Going To The Dogs
GOING TO THE DOGS
As Gods people, we have been commissioned by Christ to “go and make disciples of ALL nations, baptizing them in the name of the Father and of the Son and the Holy Spirit.”
- And for the most part, I believe that most of us try to fulfill this commission. . .or at least we want
In this passage however, Jesus deals with an issue that has for many years hindered some from evangelizing certain people.
- And so this morning I want to study this passage with you. . .but let me warn you, what Jesus teaches us here in this passage may step on some of our toes.
- And if it does, instead of us getting angry and resentful…
- I hope we will repent and change our hearts and our thinking.
Let’s look at the passage and the two stories found in it, and let’s learn some very relevant lessons for us today.
- First of all let’s cover the stories.
The First Story: As you look at this passage the first thing you notice is that Jesus goes to “the region of Tyre.”
- And when He gets to Tyre, a woman who had heard of Him, and whose daughter has
an “unclean spirit” comes to Him. . .and she falls down at His feet.
Now look at verse 26. Notice what Mark says.
“Now the woman was a Gentile, of the Syrophoenician race. And she kept asking Him to
cast the demon out of her daughter. “
Now if you go to the book of Matthew, in chapter 15:22, Matthew says that this is a “Canaanite.”
- So, this woman who comes to Jesus is a Gentile, a a Canaanite…and her daughter has an unclean spirit.
Now, still in Matthew 15, look at what Jesus does in verse 23.
- She cries out to Jesus, “But He did not answer her a word.
- Isn’t that interesting?
- Why didn’t He answer her?
- We will come back to that in just a little bit.
For now, let’s go on.
Vs 23: “But He did not answer her a word. And His disciples came to Him and kept asking Him, saying, “Send her away, for she is shouting out after us.”
Now let’s go back now to Mark 7 and look at verse 27.
- His disciples tell Him to send her away, but look at what Jesus does.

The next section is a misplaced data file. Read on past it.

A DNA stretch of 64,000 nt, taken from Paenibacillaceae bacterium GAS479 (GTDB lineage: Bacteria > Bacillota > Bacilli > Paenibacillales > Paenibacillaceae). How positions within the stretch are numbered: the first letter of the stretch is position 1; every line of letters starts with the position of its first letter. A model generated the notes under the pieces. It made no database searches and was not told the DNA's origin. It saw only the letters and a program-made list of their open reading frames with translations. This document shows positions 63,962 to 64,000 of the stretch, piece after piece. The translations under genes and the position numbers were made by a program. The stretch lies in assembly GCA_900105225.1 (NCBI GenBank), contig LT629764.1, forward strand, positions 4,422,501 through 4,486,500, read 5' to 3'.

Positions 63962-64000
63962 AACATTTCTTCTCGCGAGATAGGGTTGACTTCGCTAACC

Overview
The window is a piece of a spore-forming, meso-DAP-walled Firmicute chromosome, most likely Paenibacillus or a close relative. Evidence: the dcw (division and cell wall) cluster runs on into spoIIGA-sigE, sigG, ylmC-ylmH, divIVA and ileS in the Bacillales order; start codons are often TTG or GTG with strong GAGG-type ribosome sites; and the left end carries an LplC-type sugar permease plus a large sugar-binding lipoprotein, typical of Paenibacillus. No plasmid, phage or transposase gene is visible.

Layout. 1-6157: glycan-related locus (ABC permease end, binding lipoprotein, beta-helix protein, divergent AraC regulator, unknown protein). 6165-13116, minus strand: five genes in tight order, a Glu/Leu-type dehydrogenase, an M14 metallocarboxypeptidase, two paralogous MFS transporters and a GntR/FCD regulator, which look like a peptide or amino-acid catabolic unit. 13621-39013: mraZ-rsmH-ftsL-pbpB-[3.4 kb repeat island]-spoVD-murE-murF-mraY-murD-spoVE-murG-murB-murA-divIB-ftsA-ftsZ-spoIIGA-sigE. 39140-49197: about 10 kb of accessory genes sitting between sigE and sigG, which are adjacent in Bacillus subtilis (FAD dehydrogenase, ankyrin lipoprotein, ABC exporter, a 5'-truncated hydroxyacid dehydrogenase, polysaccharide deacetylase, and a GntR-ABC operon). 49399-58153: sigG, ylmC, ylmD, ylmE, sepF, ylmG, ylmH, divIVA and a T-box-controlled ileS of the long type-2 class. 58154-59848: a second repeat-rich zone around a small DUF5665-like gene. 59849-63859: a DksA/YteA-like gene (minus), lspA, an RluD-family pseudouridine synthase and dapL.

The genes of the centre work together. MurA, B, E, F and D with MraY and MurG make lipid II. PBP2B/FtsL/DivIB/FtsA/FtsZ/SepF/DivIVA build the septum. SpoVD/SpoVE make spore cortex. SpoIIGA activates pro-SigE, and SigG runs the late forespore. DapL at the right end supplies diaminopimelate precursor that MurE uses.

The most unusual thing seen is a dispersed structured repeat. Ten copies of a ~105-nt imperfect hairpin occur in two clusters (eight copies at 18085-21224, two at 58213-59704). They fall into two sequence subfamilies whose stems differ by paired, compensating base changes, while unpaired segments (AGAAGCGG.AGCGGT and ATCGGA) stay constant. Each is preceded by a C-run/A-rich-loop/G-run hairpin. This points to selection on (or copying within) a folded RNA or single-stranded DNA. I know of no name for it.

“And He was saying to her, “Let the children be satisfied first, for it is not good to take the children’s bread and throw it to the dogs.”
I mean here this woman is, and she comes to Jesus and begs for His help.
- The disciples want to send her away.
- And now it seems that even Jesus is against her.
- And that is so uncharacteristic of the way Jesus is.
- What do we make of this verse? Is He calling this woman a “dog”?
The “key” to understanding this verse is found in two words.
- The first word is the word “First.”
- That word speaks of “priority …of order …of something that must be done before something else is.”
And then notice the word “dogs.”
- In the Greek there are several words for dogs but this word literally speaks of a “puppy.”
- This is not a derogatory term.
- The question is, “When do you give the food to the puppies?
- After you have fed the children first.
Jesus is expressing His priority here…and His first priority…His first order of business, His first responsibility as Messiah is to the Jews.
- Many years before God promised the Jews that the Messiah would come to them.
- They have been prepared through scripture.
- They have been prepared through the prophets.
- They are the ones that God has made the promises too.
Jesus is not being callous here….He is not calling this woman a “dog.”
- He is simply saying,”/ was sent to the lost sheep of Israel”…
- “They are my first priority.”
- It is the same thing that Paul said when he said that, “the gospel is the power of God for ..to the Jew first, and also the Greek.”
- So Jesus is simply saying that Israel’s claim comes first.
But now, that word “First” is significant for another reason because it says that Israel’s claim is not exclusive.
- When Jesus says, “First”, He gives her a note of hope.
- Jesus did not say, “The bread is for the children only.”
- He said, “the bread is for the children first”
And the woman responds.
- And she says, “Yes Lord, but even the dogs under the table feed on the children’s crumbs.”
- And basically what she is saying is that she “understands His priority.”
- She is not criticizing that priority…she is not saying the Jews don’t deserve to be first.
- But, with a tremendous amount of humility and faith, this woman is simply asking Him for help as He fulfills His obligation to the Jews.
- She is saying, “Jesus, I know you must do what you must do with the Jews first…but can you help me now?
And look at what Jesus says: “Because of this answer go your way; the demon has gone out of your daughter.”
- In Matthew 15, Matthew says that Jesus tells the woman, “Your faith is great.”